18 thoughts on “Double-Crested Cormorants & The American Robin

  1. Excellent photos, especially of the robin. The cormorants tend to be shy as they were hunted nearly to extinction, not for food directly, but because fishermen believe that cormorants are responsible when the number of fish they catch goes down. That, and their droppings where they nest kills the trees that the nests are in. I think that nearly every year, there is a story about some one caught trying to wipe out the cormorants on one or more of the islands here in the Great Lakes.for one of those reasons or the other.

    • Much thanks Jerry! Wow, what info on the cormorant, thanks for sharing. They and the mute swans both have to watch their backs these days. Trees dying from the cormorant’s droppings is really interesting, I wonder why so potent for tree death! I had read that another previous problem in the Great Lakes region causing reduced numbers had been contaminants in the waters causing thin egg shells, crossed beaks, & brain abnormalities; but that the successful clean-ups and forced regulations have assisted the cormorant’s successful comeback in huge numbers. I had no idea about the cormorant’s struggle to stay alive til now. Thanks again Jerry! 🙂

  2. Very impressive set of photos you have there Donna! I couldn’t help reading a comment about the cormorants. It’s very strange that droppings from a fish eating bird would kill a tree. You’re talking about “guano” the best fertilizer ever! It’s the best organic fertilizer in existence!
    There’re ulterior reasons for the decline of the cormorants. Thanks for your sharing! 🙂

    • Thank you very much HJ! Maybe the fish being eaten by the cormorants were also becoming contaminated in the waters, causing the deadly poop?!! I’ve always thought it was good stuff too.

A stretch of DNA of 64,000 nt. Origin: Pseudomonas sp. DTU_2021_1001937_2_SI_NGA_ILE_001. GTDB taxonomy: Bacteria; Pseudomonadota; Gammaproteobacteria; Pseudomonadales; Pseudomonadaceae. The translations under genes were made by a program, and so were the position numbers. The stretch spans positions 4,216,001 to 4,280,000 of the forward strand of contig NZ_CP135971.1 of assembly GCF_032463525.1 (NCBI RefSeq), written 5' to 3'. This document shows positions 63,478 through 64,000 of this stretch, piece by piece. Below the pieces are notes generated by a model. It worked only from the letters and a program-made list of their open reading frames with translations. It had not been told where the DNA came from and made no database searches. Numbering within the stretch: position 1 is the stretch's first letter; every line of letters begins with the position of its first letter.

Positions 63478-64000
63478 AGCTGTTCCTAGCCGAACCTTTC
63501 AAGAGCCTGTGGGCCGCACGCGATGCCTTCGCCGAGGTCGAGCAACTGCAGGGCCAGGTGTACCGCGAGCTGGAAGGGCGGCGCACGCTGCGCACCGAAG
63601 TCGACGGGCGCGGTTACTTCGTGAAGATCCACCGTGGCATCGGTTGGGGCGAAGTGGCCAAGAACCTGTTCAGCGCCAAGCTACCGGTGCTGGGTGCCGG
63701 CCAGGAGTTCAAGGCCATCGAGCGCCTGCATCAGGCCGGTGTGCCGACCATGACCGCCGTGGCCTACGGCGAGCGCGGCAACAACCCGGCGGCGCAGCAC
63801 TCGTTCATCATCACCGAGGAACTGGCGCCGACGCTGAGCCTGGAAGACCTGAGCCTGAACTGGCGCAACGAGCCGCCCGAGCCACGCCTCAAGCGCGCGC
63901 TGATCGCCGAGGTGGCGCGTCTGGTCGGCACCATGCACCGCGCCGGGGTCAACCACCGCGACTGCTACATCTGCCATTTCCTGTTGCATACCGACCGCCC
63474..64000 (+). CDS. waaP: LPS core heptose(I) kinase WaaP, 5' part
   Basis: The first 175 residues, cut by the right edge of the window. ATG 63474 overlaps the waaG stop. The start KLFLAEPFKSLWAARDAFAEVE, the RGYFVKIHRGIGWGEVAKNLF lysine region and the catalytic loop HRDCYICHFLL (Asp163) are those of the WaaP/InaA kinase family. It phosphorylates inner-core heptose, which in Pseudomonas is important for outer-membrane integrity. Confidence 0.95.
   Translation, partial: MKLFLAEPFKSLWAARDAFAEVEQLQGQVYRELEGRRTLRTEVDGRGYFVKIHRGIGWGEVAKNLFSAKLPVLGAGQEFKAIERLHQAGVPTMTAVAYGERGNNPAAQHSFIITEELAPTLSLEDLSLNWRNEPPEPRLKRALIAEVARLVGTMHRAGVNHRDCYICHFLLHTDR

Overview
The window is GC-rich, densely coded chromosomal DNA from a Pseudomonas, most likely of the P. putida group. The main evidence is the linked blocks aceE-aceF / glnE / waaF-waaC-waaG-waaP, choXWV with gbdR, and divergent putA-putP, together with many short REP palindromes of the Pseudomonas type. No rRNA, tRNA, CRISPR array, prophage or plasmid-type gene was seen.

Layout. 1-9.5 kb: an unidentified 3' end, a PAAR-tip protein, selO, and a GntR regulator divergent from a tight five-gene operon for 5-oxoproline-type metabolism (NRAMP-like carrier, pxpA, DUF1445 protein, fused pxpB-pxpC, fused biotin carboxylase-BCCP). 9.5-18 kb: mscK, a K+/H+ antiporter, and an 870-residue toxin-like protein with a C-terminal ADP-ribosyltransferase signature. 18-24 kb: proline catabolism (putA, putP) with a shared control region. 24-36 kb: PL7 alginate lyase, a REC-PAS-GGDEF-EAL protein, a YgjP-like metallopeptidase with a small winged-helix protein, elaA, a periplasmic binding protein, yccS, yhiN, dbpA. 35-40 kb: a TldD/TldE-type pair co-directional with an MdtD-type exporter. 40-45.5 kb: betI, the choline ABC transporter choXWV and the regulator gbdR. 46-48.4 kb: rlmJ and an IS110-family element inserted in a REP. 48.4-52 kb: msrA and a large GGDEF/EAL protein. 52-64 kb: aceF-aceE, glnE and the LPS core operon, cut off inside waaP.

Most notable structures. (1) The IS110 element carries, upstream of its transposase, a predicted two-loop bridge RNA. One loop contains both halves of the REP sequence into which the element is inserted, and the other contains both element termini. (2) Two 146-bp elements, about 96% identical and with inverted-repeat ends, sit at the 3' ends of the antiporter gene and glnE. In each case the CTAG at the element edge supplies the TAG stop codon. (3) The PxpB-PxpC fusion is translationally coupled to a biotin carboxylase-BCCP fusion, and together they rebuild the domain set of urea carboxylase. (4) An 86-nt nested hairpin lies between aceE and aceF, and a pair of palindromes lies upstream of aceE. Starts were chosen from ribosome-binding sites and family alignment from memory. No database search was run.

3. Had thought the cormorant was an interesting bird, but I did not know just HOW interesting until now. As usual Donna, you supply great photos and education all at once! The singing robin is beautiful. Thank you for sharing.

    • Thank you very much Beth! I see some of these birds I know nothing about so often, I’ve become so curious myself on learning about them, so I figured I’ll help everyone enjoy them maybe just a bit more knowing a thing or two.

    • I almost checked out the nest this morning but still haven’t had a sunny morning including today since that shot, so I decided to wait another day. I don’t have to get real close, just waiting for sunlight to be peaking over the townhouses into the bushes to give me better chance. I don’t want to distress Momma!

  4. What a lucky opportunity to see the cormorant catch and eat a fish! The double crested cormorant is another bird we only see during migration, but I have been lucky to see them in large groups (over 100) while migrating. I love how they swim with just their heads rising above the surface of the water.

    • With the great sunlight, I was getting some quick nice shots before he’d dive, then I’d wait and anticipate where he’d resurface. It’s never where you’d think, LOL. When I spotted him back up with the fish, I couldn’t believe it. As quick as they are, he was pretty cordial to give me a few poses before gulping and diving again. They are fun to watch!